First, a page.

Texas Rush players traveled to Madrid, Spain as part of ‘Rush Select’ - Payton Miller, Hunter Hayden, Robert Frusina and Roberto Hernandez.
A brief interview with Payton Miller, U16 USSDA:
1. What was the most enjoyable part of the trip to Real Madrid?
The most enjoyable part of the trip was getting to spend time with my Rush Select teammates, many of them I have known for several years. One of my best friends on the team now plays for the Colorado Rush U16 Academy team and we actually played against each other 2 weeks before we left for Spain at Bear Branch.
2. What were the five things that you will take away from the trip / experience?
A. Passion of Spanish fans (we saw one La Liga game and one Champions league game at the Santiago Bernabéu Stadium
B. The high level of technical and tactical ability of Spanish youth players.
C. I saw how the best youth players are treated in a true residency program (lots of attention and perks) at a large professional club.
D. The high level of importance paid to small details during training and games (against Real Madrid’s youth academy, a defender was immediately pulled from the game for one bad decision)
E. Although all of the Spanish players are very good players, I felt I was able to be competitive against them. This gave me a lot of confidence coming back to play in the US Academy.
3. Who was the most famous football/soccer person you met?
I met Fernando Hierro. He played 13 years with Real Madrid and made 89 appearances with the Spanish national team. He made the World Cup All Star Team in 2002 and was the UEFA Defender of the Year in 1998.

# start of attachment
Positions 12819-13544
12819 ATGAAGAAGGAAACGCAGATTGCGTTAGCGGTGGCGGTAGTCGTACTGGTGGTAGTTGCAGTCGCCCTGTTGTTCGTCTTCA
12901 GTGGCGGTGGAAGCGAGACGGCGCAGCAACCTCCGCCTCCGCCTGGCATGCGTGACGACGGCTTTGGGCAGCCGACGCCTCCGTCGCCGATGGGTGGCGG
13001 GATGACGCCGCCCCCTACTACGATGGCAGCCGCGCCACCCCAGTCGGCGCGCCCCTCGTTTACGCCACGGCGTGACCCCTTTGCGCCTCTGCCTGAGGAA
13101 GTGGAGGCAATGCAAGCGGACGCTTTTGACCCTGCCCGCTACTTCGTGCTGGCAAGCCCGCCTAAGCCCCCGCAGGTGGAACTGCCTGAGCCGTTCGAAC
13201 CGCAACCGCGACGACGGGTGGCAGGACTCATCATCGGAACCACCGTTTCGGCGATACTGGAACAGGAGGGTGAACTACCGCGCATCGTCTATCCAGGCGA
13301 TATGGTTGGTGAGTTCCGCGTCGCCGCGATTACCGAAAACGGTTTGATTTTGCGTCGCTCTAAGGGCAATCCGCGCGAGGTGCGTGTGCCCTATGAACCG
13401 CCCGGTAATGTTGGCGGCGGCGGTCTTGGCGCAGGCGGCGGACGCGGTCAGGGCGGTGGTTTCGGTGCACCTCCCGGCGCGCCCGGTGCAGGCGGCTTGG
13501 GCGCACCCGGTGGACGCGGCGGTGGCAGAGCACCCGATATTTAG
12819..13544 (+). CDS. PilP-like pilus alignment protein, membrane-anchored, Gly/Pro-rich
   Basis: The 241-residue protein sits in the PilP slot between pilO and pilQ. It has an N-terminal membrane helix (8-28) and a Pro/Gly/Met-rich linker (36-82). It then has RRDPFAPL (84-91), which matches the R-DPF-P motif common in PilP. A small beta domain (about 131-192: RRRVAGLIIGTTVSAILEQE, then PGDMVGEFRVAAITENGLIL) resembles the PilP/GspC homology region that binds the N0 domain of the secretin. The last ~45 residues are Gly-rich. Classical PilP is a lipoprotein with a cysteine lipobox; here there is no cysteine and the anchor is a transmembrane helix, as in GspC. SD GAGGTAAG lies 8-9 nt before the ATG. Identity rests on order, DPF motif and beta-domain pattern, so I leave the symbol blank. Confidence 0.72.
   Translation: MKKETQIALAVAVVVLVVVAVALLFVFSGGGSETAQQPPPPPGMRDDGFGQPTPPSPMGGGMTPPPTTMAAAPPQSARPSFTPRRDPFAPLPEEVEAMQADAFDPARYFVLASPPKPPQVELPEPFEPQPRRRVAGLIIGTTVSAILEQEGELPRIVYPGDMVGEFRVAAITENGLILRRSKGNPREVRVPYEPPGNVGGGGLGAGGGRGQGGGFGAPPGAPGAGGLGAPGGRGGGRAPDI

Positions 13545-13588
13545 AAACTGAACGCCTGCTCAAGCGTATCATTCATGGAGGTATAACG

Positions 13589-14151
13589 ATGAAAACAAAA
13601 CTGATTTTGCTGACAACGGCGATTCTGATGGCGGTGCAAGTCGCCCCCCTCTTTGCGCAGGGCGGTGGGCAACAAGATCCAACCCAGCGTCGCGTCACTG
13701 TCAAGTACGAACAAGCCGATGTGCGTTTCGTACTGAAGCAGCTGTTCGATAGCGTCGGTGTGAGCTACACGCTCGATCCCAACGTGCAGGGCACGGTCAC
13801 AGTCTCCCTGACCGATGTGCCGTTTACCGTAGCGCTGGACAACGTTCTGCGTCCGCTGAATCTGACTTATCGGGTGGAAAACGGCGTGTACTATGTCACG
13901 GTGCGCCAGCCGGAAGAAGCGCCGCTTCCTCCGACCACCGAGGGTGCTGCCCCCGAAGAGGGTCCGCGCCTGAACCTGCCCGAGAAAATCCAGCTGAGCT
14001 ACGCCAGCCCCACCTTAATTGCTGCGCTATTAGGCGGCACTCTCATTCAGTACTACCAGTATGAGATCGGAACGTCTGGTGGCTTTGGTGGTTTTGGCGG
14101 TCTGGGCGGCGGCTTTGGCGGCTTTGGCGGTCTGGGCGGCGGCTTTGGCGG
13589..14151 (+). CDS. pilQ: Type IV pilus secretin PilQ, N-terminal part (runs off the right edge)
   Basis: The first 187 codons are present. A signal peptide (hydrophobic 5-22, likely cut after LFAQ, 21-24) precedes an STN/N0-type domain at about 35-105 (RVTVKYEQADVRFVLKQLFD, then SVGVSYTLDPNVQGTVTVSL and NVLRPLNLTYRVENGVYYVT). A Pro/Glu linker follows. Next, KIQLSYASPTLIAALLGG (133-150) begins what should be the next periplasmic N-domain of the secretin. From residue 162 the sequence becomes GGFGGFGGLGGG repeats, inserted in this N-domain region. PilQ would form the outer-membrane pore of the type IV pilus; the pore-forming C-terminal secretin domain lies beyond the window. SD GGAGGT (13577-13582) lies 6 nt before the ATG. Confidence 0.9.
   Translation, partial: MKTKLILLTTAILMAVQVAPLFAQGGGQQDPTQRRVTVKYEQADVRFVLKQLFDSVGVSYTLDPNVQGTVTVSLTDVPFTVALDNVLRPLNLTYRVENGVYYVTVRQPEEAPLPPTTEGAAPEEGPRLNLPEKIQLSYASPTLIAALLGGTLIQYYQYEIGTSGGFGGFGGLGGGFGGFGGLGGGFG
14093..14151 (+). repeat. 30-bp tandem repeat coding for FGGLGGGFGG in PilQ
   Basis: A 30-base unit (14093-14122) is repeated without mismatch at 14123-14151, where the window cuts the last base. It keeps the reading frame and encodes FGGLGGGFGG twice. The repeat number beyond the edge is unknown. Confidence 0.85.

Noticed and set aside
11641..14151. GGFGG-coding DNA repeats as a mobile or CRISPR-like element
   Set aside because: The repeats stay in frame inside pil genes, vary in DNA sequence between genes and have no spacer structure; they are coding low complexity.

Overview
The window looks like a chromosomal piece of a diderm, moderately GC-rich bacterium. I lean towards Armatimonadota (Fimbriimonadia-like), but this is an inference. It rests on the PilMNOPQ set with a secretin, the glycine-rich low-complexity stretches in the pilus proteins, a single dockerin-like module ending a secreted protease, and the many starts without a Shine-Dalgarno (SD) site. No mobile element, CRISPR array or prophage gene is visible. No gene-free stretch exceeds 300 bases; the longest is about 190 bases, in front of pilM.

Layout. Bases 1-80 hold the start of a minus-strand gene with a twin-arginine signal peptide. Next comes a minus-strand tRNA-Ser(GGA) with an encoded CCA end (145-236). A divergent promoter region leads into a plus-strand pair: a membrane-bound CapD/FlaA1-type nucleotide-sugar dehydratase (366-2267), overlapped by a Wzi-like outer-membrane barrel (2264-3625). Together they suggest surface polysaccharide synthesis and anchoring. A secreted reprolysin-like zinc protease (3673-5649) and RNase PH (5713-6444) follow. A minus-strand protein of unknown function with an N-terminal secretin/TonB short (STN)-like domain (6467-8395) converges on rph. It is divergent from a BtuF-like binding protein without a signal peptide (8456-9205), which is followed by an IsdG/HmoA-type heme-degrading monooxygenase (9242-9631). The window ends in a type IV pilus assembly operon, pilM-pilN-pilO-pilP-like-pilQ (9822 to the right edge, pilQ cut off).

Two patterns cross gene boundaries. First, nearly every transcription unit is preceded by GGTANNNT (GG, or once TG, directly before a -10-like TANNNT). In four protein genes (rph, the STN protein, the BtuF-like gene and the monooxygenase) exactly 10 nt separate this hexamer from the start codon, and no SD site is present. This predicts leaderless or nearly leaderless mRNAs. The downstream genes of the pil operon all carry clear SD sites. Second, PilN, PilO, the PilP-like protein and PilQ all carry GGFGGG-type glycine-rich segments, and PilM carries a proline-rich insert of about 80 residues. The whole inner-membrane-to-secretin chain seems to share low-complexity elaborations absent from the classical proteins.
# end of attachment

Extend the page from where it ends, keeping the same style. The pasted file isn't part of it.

4. Describe the training environment?
A very nice and secluded training environment at Real Madrid’s training complex. All of the fields were in excellent condition and no other teams were near us during training. This really helped with concentration during the training (no outside distractions, especially NO PARENTS).
5. If you played games, whom did you play against and what was the score and what did you learn from the games?
Game 1: Against Rayo Vallecano U16 (La Liga team) lost 2-0.
Game 2: Against Real Madrid’s U16, lost 8-0 (we didn’t feel too bad because we watched them beat a league opponent a few days earlier 8-1).
Game 3: Against Los Rozas U16 (2nd Division team), tied 2-2. In the first two games especially, the speed of play was extremely fast and once we turned the ball over, we had to work extremely hard to get it back. It was obvious that the Spanish teams were better at controlling the flow of the game and keeping possession of the ball.
6. What position did you play in the games? If the position was different than you have played in the US, what did you learn from this?
I played both holding midfield and outside back while in Spain. I am currently playing center back for the U16 Academy team but have played both positions previously.
7. What advice can you give back to players in Texas Rush / teammates after having gone through this experience?
Continue to train hard and improve weekly so if an opportunity to play abroad or with a Select team presents itself, you are able to perform at your best.
8. How will this trip / experience help you as an individual go forward in your development?
This trip really made me become aware of the areas I need to improve on going forward. It also showed me the level of effort and commitment it takes to be a top-flight soccer player.
9. Give some examples of the differences for a U16 player in Spain is doing vs. a U16 player in the USA / Texas Rush is doing?
The Spanish youth players all have very good technical ability and make smart tactical decisions. The off the ball movement and tactical knowledge was excellent. Spanish players are taught to value possession of the ball and always look to make the “smart” pass.
10. What's the number one thing you need to improve on (soccer) based upon your experience on going on this trip?
The number one area I need to improve on is better and quicker decision making both with and without the ball.